Open-mindedness is a crucial quality to have in your personality if you wish to become more intelligent, conscious, and successful. But as with many other things, there’s a balance that needs to be struck.
If your mind is too open, then you risk letting everything and anything in, which can make a person into a total idiot. But if your mind is too closed, then the opposite problem happens: you assume that you know everything and become a know-it-all. Your mind becomes a closed-off stinky swamp and evolution comes to a standstill.
Therefore it’s important to learn how to keep your mind open without becoming an idiot.
We can accomplish this in a few different ways and I’ll describe them below:
1_ It’s possible
2_ Pick your battles
3_ Help me see what you see
4_ Give it over to your Subconscious Mind
These are four very powerful principles that you can immediately use to properly calibrate to the right amount of open-mindedness. With these in your arsenal, you’ll know exactly how to approach outlandish ideas and theories. You’ll know when to open yourself up to something new or simply move on to the next thing.
It will keep you flexible, creative, and intuitive as you continue to access greater levels of success in your life.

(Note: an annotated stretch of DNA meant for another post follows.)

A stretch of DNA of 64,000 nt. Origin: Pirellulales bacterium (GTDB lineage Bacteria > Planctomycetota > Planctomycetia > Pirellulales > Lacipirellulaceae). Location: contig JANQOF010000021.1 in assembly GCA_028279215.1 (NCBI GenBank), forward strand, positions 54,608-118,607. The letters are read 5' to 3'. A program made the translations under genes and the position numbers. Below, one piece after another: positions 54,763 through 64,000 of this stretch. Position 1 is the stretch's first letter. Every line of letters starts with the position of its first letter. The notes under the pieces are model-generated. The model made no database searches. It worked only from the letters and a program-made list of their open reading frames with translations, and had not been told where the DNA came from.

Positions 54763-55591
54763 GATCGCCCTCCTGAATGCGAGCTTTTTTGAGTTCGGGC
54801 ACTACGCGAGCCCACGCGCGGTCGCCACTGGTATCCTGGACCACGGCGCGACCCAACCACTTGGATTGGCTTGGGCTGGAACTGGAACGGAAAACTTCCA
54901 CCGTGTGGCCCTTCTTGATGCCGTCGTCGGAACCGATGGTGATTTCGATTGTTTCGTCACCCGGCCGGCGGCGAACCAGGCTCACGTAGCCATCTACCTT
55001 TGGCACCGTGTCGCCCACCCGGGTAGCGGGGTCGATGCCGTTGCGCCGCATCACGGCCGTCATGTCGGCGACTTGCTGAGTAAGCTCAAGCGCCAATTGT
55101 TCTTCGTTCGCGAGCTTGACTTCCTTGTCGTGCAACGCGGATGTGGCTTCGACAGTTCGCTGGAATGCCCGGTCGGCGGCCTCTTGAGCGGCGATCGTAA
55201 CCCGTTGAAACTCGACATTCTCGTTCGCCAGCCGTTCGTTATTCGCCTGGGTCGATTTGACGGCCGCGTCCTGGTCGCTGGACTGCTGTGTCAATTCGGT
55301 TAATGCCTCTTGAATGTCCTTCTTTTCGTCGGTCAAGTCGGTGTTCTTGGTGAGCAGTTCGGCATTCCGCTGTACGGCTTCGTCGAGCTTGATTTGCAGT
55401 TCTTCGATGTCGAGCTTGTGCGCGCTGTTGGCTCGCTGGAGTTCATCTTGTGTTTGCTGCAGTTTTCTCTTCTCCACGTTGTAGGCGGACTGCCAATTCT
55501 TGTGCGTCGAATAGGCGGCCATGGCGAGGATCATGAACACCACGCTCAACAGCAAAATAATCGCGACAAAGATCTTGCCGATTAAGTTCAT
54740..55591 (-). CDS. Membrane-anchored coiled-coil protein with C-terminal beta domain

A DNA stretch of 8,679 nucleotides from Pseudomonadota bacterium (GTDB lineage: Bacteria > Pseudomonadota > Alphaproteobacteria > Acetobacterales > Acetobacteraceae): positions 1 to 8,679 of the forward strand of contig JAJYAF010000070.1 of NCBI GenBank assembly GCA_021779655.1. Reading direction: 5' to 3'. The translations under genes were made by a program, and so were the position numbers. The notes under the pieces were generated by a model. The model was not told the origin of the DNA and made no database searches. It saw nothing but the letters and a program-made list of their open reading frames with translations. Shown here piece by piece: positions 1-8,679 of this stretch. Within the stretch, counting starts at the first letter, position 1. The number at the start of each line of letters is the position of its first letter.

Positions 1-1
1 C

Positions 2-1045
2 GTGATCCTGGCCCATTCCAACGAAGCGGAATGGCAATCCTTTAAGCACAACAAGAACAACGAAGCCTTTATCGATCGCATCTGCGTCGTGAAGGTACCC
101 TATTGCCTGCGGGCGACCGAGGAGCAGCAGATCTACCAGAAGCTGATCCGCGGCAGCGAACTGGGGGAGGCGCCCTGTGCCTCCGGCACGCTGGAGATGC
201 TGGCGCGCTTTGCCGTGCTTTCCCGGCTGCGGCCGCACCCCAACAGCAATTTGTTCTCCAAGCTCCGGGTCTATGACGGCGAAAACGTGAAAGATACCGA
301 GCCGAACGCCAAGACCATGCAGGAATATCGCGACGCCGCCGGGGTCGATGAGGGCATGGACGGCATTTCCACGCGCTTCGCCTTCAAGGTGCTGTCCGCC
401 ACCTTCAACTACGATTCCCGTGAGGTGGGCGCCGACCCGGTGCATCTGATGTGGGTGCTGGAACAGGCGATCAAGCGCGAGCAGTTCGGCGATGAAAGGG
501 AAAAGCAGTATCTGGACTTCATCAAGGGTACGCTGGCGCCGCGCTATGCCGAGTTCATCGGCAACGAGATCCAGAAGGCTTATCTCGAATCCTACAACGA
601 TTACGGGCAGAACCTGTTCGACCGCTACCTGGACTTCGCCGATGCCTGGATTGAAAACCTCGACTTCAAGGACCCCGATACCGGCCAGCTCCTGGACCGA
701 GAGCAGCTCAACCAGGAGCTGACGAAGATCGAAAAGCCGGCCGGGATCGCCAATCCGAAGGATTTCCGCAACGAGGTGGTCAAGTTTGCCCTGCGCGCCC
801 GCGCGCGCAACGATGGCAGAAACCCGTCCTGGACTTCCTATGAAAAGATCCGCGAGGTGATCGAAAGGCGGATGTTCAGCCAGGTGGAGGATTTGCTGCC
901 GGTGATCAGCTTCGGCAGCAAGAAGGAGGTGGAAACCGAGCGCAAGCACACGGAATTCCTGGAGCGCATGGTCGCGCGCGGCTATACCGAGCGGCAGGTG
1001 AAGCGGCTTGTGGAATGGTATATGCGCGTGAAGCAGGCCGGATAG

1_ It’s Possible
We start with “It’s Possible” because this is an optimal baseline for approaching any new thought, idea, or even experience in your day-to-day life. Saying it’s possible is a neutral, life-affirming attitude to something. It neither confirms nor denies.
Most importantly, when we say it’s possible we’re not closing off our mind to something; we’re just simply choosing not to devote our time to it. That's the big difference.
If someone comes up to you and says “There’s no such thing as the moon, and I have 26 reasons why this is the case!” you don't have to tell them that they're wrong - you can just say “Sure, I suppose it’s possible.” It neutralizes all conflict on the spot. It neither gains nor gives any ground away.
It’s possible doesn’t just have to be something you say, it can be an actual attitude that you hold. After all – who knows? Do you know that there’s a moon? Or is it just what is revealed to your eyes from your perspective on Earth? It’s possible that there’s no moon, but I’m happy to continue under the assumption that there is.
2_ Consciously choose where to engage.
So with the attitude of it’s possible we go about our lives choosing carefully when to engage. We don’t have the resources to engage with every single person and what they say. Not all of it is relevant to our highest purpose for that day.
Therefore having some attention on your intuitive capacity is crucial. Stay intuitive!
How to do that? Start by assuming that you do have an intuition and that it works. These statements both are true. If you encounter an idea that may help you expand your business, or do better at your work, then you may go from a passive openness to an active openness.
In active openness, we’re ready to learn. We make our minds a little more soft, as if we’re starting from the very beginning – as if we know nothing! We return, in other words, to the child’s mind.
3_ Help me see what you see
Have you ever heard of the Monty Hall Problem? It’s the statistical math riddle involving a game where a brand new car is hidden behind one of three doors. Your task is to guess, arbitrarily, which door contains the car.